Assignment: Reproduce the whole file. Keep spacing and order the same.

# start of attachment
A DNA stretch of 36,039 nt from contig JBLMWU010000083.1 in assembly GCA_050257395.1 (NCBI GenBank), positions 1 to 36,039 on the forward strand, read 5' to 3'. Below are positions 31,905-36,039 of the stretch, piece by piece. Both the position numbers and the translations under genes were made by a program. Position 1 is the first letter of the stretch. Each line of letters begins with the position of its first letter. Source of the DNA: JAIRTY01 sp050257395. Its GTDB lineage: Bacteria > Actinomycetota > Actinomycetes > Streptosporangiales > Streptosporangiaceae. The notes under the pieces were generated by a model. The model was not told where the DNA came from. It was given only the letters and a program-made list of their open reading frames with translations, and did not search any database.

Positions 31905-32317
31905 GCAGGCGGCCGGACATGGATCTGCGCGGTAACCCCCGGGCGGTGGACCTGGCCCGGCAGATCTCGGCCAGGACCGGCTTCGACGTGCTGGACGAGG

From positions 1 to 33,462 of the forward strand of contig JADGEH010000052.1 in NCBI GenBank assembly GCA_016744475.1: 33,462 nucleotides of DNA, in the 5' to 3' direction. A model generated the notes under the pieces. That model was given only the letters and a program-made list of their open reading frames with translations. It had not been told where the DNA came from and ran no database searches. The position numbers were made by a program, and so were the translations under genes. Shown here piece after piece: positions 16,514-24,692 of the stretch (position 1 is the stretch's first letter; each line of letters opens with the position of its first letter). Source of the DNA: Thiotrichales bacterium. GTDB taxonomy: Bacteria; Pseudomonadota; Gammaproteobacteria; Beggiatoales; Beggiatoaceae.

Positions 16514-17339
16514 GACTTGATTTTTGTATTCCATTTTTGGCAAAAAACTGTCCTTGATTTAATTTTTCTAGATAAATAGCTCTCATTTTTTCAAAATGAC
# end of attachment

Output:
A DNA stretch of 36,039 nt from contig JBLMWU010000083.1 in assembly GCA_050257395.1 (NCBI GenBank), positions 1 to 36,039 on the forward strand, read 5' to 3'. Below are positions 31,905-36,039 of the stretch, piece by piece. Both the position numbers and the translations under genes were made by a program. Position 1 is the first letter of the stretch. Each line of letters begins with the position of its first letter. Source of the DNA: JAIRTY01 sp050257395. Its GTDB lineage: Bacteria > Actinomycetota > Actinomycetes > Streptosporangiales > Streptosporangiaceae. The notes under the pieces were generated by a model. The model was not told where the DNA came from. It was given only the letters and a program-made list of their open reading frames with translations, and did not search any database.

Positions 31905-32317
31905 GCAGGCGGCCGGACATGGATCTGCGCGGTAACCCCCGGGCGGTGGACCTGGCCCGGCAGATCTCGGCCAGGACCGGCTTCGACGTGCTGGACGAGG

From positions 1 to 33,462 of the forward strand of contig JADGEH010000052.1 in NCBI GenBank assembly GCA_016744475.1: 33,462 nucleotides of DNA, in the 5' to 3' direction. A model generated the notes under the pieces. That model was given only the letters and a program-made list of their open reading frames with translations. It had not been told where the DNA came from and ran no database searches. The position numbers were made by a program, and so were the translations under genes. Shown here piece after piece: positions 16,514-24,692 of the stretch (position 1 is the stretch's first letter; each line of letters opens with the position of its first letter). Source of the DNA: Thiotrichales bacterium. GTDB taxonomy: Bacteria; Pseudomonadota; Gammaproteobacteria; Beggiatoales; Beggiatoaceae.

Positions 16514-17339
16514 GACTTGATTTTTGTATTCCATTTTTGGCAAAAAACTGTCCTTGATTTAATTTTTCTAGATAAATAGCTCTCATTTTTTCAAAATGAC